Our fascination with new technologies is based on the assumption that more powerful automation will overcome human limitations and make our systems ‘faster, better, cheaper,’ resulting in simple, easy tasks for people. But how does new technology and more powerful automation change our work? Research in Cognitive Systems Engineering (CSE) looks at the intersection of people, technology, and work. What it has found is not stories of simplification through more automation, but stories of complexity and adaptation. When work changed through new technology, practitioners had to cope with new complexities and tighter constraints. They adapted their strategies and the artifacts to work around difficulties and accomplish their goals as responsible agents. The surprise was that new powers had transformed work, creating new roles, new decisions, and new vulnerabilities. Ironically, more autonomous machines have created the requirement for more sophisticated forms of coordination across people, and across people and machines, to adapt to new demands and pressures. This book synthesizes these emergent Patterns though stories about coordination and mis-coordination, resilience and brittleness, affordance and clumsiness in a variety of settings, from a hospital intensive care unit, to a nuclear power control room, to a space shuttle control center. The stories reveal how new demands make work difficult, how people at work adapt but get trapped by complexity, and how people at a distance from work oversimplify their perceptions of the complexities, squeezing practitioners. The authors explore how CSE observes at the intersection of people, technology, and work, how CSE abstracts patterns behind the surface details and wide variations, and how CSE discovers promising new directions to help people cope with complexities. The stories of CSE show that one key to well-adapted work is the ability to be prepared to be surprised. Are you ready?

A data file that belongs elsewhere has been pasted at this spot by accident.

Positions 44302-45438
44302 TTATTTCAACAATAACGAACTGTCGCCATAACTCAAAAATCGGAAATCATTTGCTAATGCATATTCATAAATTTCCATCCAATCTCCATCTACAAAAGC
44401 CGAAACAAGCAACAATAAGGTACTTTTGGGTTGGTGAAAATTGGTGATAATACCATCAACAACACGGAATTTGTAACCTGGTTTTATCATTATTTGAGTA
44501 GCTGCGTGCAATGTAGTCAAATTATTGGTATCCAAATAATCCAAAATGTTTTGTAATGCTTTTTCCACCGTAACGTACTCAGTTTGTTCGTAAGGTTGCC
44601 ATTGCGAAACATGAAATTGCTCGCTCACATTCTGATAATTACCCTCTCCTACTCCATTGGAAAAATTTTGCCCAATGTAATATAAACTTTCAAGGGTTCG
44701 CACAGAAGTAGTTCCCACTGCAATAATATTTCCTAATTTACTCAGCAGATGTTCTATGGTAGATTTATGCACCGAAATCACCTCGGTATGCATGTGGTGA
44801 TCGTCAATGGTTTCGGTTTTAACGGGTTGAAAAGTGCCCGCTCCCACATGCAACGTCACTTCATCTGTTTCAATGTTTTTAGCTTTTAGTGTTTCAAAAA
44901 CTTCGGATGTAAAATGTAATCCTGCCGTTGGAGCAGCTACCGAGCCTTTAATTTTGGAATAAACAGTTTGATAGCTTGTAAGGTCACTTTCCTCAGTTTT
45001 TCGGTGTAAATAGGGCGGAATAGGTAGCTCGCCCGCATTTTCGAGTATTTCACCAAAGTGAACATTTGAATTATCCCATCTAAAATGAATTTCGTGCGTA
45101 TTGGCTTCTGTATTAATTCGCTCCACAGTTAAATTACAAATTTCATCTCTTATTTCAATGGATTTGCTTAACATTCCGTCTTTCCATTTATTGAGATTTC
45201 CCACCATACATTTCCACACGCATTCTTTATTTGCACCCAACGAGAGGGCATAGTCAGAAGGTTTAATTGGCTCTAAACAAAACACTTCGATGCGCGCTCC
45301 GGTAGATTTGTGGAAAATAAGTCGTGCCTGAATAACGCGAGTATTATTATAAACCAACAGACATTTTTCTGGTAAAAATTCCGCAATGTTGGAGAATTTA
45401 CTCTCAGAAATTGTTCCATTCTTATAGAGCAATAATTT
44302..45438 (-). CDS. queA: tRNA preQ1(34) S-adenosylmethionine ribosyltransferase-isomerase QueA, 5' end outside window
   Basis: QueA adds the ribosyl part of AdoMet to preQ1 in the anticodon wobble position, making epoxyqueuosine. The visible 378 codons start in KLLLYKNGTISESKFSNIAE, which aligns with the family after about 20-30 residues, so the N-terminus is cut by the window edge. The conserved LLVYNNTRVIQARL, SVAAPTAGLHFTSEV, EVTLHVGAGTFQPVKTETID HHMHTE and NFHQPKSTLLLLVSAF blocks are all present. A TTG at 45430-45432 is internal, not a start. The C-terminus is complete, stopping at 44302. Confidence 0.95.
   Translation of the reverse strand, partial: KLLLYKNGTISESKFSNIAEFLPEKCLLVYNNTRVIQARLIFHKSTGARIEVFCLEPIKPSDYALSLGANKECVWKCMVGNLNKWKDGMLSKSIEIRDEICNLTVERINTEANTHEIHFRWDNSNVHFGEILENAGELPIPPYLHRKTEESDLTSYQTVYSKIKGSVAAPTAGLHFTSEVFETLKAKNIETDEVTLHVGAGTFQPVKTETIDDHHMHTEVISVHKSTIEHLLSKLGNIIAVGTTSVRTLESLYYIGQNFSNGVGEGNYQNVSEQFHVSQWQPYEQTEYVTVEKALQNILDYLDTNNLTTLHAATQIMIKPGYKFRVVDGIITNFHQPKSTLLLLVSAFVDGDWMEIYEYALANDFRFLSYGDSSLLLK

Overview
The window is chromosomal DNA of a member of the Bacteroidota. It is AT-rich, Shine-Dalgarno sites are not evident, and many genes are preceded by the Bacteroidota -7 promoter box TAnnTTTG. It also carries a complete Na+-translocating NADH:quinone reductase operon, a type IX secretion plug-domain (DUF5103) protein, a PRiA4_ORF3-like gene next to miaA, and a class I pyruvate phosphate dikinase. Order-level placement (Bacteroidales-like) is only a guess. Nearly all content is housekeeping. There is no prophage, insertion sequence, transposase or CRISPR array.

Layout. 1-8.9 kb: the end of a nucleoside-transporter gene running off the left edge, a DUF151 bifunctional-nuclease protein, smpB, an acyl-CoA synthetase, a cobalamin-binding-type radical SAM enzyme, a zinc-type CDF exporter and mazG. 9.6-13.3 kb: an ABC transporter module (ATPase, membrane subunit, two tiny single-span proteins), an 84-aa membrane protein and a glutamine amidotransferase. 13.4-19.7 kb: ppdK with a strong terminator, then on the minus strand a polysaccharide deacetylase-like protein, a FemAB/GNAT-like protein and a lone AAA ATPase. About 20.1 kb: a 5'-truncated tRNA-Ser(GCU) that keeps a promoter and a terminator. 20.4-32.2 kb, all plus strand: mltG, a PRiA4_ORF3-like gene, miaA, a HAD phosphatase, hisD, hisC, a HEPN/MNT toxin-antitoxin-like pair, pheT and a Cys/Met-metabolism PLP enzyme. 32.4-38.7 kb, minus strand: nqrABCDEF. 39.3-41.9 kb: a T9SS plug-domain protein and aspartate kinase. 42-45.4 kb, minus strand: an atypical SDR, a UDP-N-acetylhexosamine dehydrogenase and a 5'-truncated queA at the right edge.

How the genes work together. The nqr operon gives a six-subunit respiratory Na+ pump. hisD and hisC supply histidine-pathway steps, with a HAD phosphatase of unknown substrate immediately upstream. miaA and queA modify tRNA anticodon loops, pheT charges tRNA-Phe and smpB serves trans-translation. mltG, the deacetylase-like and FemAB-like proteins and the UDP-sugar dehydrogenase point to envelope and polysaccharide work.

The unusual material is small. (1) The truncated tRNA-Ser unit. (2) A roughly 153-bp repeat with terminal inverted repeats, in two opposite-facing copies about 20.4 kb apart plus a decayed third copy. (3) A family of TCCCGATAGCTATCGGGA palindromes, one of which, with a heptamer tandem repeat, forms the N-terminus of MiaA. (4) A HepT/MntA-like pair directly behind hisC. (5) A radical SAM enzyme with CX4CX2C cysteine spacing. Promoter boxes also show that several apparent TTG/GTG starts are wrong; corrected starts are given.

Next day delivery available - see checkout for options
Exceptional customer service trusted by 100's